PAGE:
Siemens’ panel of experts chose three winners to take the podium at the end of the contest. The third-place idea, submitted by Technical University Munich student Sasan Amini, described the infrastructure support for self-parking autonomous vehicles. Clemson University student Sakib Khan submitted the second-place idea, to develop technology that allows for safe pedestrian crossings. The first-place winner, UMass Dartmouth student Amir Ehsani Zonouz, proposed using quadcopters—a type of small-scale drone—to find open parking spots, determine the shortest path to that spot, and help guide drivers to the designated space either by the driver following the drone to the spot via a mobile app or directly through a car’s communication system.
“This contest brought in a wealth of interesting, innovative, and forward-thinking ideas to help solve our greatest traffic challenges. But, with thirty percent of downtown traffic created by people looking for parking spaces, the judges found Zonouz’s idea to utilize drones to monitor and identify parking spots the most innovative and potentially impactful idea in this contest,” said Collar. “It was a great experience interacting with the public in this way. We’ve been in contact with people from around the globe and learned about some of the specific problems that people face—many problems we weren’t even aware of,” he said.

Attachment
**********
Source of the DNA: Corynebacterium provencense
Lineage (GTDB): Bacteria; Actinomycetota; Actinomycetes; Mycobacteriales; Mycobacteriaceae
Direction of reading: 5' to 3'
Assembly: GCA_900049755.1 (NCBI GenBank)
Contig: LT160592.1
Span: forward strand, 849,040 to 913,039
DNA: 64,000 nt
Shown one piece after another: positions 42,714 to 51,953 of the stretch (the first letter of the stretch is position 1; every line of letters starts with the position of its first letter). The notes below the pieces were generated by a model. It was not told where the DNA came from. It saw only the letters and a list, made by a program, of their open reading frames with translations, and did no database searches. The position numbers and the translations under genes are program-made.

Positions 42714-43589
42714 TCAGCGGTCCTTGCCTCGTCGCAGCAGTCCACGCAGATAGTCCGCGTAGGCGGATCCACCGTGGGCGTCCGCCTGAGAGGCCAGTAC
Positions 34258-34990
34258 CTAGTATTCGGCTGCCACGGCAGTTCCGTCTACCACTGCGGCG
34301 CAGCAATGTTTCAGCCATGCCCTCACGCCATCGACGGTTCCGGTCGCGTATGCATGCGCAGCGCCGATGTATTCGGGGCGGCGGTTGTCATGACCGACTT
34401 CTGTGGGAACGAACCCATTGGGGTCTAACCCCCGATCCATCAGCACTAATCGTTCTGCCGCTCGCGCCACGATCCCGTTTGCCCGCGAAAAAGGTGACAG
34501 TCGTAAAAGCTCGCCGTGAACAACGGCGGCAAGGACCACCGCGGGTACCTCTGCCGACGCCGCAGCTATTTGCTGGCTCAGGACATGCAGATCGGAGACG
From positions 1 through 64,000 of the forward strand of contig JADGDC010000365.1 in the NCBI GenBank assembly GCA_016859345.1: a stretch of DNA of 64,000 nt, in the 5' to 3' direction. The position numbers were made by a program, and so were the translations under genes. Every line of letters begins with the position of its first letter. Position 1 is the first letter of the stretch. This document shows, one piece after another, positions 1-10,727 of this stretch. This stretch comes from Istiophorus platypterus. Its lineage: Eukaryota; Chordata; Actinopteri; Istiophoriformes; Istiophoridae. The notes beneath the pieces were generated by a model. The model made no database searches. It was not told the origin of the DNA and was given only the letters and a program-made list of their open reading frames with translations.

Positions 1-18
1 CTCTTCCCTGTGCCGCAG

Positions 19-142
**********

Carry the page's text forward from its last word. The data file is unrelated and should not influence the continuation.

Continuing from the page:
Siemens is continuing to use Spigit for internal innovation challenges. They run contests from different businesses running in parallel, and topics are defined by business owners and innovation managers. It’s ultimately intended to be a self-service offering to the businesses: once they learn the ropes, they can use the service as needed. “There have been a lot of very satisfied ‘customers’ so far,” said Collar.
To learn more about how you too can improve your innovation program with Spigit, visit Spigit.com, or download the 2018 State of Crowdsourced Innovation Report, a rigorous analysis of innovation program data from the world’s largest brands, representing 21 different industry verticals.